Brontë utilizes Jane’s narration through consistent diction in order to display Jane’s ongoing struggle with obedience towards the opposite gender. Jane narrates her actions upon first meeting a strange man on a path knowing that she “should have been afraid to touch a horse when alone”, however she acts differently. She is commanded by the mysterious man, who is later revealed to be Rochester, and rather than acting by her own wishes, she felt that she is “disposed to obey”. Later, Jane narrates her loss of “the sense of power over [Rochester],” as he denies her request to let Adele accompany them. Jane expresses submission to Rochester when she felt that she was “about mechanically to obey him”, without second thought or resistance.
This notion is continually explored by Charlotte Bronte in Jane Eyre through the inherent depiction of Mr. Rochester as an intellectual and emotional outlet for Jane. Additionally, the establishment of a dichotomized social hierarchy between the two characters highlights the way in which Mr. Rochester financially assists Jane. This notion is further reinforced when one analyzes Jane’s conclusive marriage to Mr. Rochester, which inevitably provides her with a sense of financial security, particularly due to the patriarchal constraints of the Victorian era. However, it’s
Rochester and Jane’s final moments together, he reveals the truth about his past and family. This is the first time he is truthful about his life and is worthy of Jane’s love. Even though Jane still loves him, she feels blind-slided and extremely hurt. During their wedding ceremony, it is revealed that Mr. Rochester is already married to another women, Bertha, who is insane and is living at Thornfield. This is the ultimate disappointment and betrayal for Jane.
Because of being orphan, she was looked down upon by those around. In addition, although Mrs. Reed and Blanch Ingram are egoistic and vicious women, they are highly respected from society, because of social standing. This provides to people question to the class system. Although Jane takes part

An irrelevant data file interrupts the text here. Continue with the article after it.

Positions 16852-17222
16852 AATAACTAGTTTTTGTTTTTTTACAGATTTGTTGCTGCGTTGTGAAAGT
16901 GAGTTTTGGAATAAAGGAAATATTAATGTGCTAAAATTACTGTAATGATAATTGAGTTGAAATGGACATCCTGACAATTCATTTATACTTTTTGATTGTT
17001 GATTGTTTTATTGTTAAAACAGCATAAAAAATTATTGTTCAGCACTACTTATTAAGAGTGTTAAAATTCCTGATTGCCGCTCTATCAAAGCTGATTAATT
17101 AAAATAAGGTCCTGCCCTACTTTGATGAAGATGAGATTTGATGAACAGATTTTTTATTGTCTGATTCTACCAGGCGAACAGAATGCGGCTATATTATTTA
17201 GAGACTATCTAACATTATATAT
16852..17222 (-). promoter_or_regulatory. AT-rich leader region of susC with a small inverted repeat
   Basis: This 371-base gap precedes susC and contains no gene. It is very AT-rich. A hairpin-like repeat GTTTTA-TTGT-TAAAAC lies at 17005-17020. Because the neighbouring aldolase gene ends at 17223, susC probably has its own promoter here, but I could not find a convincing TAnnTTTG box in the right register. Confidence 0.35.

She ends up falling in love with two men, who love her, (at least that’s what she thinks) who have two different ways of showing love. Mr. Rochester was more mysterious which Jane realizes because he does not want to express his identity to her. Jane does not push Mr. Rochester away just because he will not show his identity to her. Mr. Rochester expressed his love for Jane. He proclaimed, “My bride is here,” he said again drawing me to him, “because my equal is here, and my likeness.
She rejects Mr. Rochester’s plan of being his mistress. Jane is looking for an equal relationship instead of a relationship built with lust and sin. The inequality between Jane and Mr. Rochester is not only social but also financial. The story does not resolve only with Bertha’s death and but also with Jane’s heritage. It is because even if Bertha is dead, Jane still could not enjoy an equal relationship with Rochester since she would need to depend on his financial support.
Jane finds it in herself to forgive her aunt and begin building a relationship with her cousins. After Jane’s aunt passes away, Jane returns to Thornfield. Upon her return, she learns that Rochester is in preparation for an upcoming marriage between him and another. Jane automatically assumes that his has decided to marry Miss Ingram. After getting into a slight argument with Rochester, Jane receives a request for marriage from him.